As QAP knows how to open applications with enhanced rights, it should be possible to open a normal application favorite with enhanced rights by using a keyboard modifier like Shift-click on the favorite. This would eliminate the need for additional favorites with enhanced rights option set.
Yes. If QAP is running with administrator permission, all applications it will launch will automatically inherit the admin level. But you should not run QAP with admin privileges unless you have good reasons to do so.
If QAP is running with standard permission, you can start a given application in admin mode only if required. Check the option Elevate application with administration privileges in the Advanced Settings of the Edit Favorite dialog box. When start it, QAP will ask Windows to launch the app with admin privileges. Of course, before launching it, Windows will display the usual approval dialog box or ask for the admin password.
See more information about Windows ACL (Access Control List) and QAP.
In some setup, the QAP context menus may work in Windows Explorer windows but not in a custom file manager (like Total Commander). Or the opposite.
This is generally because some applicatinos are running with different access privileges.
For example, if your file manager is running with administrator permissions while QAPmessenger.exe (that app transmitting commands from context menus to QAP) is running with standard permissions, messages sent from the context menu could not be received by QAPmessenger. Maybe you should run your file manager with regular permission or, on the opposite, launch QAPmessenger.exe with elevated privileges.
The opposite could also be true: if QAP runs in admin mode and Windows Explorer (or Total Commander) in standard mode, context menus in Explorer could not launch QAP commands because QAP has higher permissions than Explorer. Context menu can only call apps having privileges equal or lower than Windows Explorer has.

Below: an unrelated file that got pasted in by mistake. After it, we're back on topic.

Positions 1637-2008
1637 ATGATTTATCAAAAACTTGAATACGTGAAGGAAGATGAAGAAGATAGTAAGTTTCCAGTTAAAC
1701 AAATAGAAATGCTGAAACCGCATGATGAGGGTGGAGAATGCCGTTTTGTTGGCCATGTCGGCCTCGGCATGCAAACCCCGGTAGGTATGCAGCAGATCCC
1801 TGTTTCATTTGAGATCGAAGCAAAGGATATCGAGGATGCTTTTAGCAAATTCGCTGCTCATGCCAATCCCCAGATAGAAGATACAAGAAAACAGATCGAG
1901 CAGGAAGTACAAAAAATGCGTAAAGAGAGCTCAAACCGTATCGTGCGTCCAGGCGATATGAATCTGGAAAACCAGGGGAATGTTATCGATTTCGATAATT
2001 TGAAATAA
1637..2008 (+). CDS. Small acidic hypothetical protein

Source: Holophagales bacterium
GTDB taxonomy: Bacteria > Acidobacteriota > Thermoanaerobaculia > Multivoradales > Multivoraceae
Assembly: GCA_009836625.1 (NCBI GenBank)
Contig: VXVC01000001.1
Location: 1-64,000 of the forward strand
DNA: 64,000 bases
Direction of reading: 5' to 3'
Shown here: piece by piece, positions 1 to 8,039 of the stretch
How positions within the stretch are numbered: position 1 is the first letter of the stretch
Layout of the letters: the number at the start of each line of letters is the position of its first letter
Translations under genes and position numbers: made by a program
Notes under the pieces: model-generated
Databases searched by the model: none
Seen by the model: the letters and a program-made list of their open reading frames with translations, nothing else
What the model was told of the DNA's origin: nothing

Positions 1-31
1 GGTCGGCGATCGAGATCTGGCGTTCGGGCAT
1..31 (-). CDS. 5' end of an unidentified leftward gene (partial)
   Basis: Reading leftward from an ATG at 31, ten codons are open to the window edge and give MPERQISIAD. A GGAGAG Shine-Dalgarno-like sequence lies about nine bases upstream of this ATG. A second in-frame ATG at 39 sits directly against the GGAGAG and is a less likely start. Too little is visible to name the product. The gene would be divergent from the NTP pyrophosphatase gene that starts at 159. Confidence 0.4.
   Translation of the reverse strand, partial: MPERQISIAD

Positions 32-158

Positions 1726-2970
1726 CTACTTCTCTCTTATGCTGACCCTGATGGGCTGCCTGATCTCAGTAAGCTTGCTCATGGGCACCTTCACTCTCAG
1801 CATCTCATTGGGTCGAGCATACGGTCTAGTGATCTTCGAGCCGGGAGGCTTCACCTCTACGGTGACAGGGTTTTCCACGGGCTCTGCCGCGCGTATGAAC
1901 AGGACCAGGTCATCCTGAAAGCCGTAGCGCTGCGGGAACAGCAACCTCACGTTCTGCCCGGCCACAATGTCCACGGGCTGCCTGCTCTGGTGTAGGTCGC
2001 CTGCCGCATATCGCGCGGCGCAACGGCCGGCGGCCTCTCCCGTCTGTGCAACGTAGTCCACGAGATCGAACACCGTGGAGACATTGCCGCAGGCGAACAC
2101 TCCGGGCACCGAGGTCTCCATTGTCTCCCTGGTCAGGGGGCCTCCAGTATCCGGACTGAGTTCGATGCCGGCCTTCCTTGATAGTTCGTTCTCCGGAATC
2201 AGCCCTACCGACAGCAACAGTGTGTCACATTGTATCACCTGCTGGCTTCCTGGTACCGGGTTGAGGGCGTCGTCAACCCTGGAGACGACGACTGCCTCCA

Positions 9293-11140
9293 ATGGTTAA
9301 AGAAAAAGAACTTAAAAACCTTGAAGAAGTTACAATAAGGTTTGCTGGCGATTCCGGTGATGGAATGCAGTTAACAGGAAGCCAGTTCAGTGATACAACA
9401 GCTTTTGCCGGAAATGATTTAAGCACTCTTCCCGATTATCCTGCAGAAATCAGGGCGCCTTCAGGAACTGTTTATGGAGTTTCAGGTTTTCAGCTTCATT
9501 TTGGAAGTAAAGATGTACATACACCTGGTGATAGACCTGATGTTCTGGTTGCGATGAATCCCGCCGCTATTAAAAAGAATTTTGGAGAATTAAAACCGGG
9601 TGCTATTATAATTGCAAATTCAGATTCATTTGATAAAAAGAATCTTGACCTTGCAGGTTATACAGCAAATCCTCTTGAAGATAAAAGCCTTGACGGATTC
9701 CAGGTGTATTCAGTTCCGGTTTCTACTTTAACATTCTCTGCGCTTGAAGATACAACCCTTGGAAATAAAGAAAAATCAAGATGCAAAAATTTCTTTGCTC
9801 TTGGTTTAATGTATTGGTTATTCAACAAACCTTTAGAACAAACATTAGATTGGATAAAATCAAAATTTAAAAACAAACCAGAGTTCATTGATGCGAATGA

Please read more about QAP and Windows Access Control List (ACL).
To find more about installation and enabling of Explorer context menu, read the Explorer Context Menus Help.
Note to power users with more technical knowledge about ACL: do not hesitate to use the comment form below to give more detailed or accurate information.
Most of the time, this issue is related to ACL (Windows Access Control List).
Each window in Windows is launched with a given set of rights. Basically, there are two levels:
- user level (standard permissions)
- administrator level (elevated permissions)
With elevated privileges, user can make changes to the system that can affect all other users on the system.
Quick Access Popup hotkeys (by default, middle mouse button) only work on windows that have equal or lower access level. If you start an application with an higher "administrator" privileges (using the Run As Administrator Windows Explorer menu), QAP will not have the permission to open its menu over the windows created by this app. To do so, you would have to also launch QAP with administrator privileges.
Is it a good idea to launch QAP as Administrator? You have to know that every program started from QAP will the also inherit these enhanced rights. This could allow them to do changes on your system without prompting you. From a system security point of view, this may put your system at risk. In other words, you have to know what you are doing.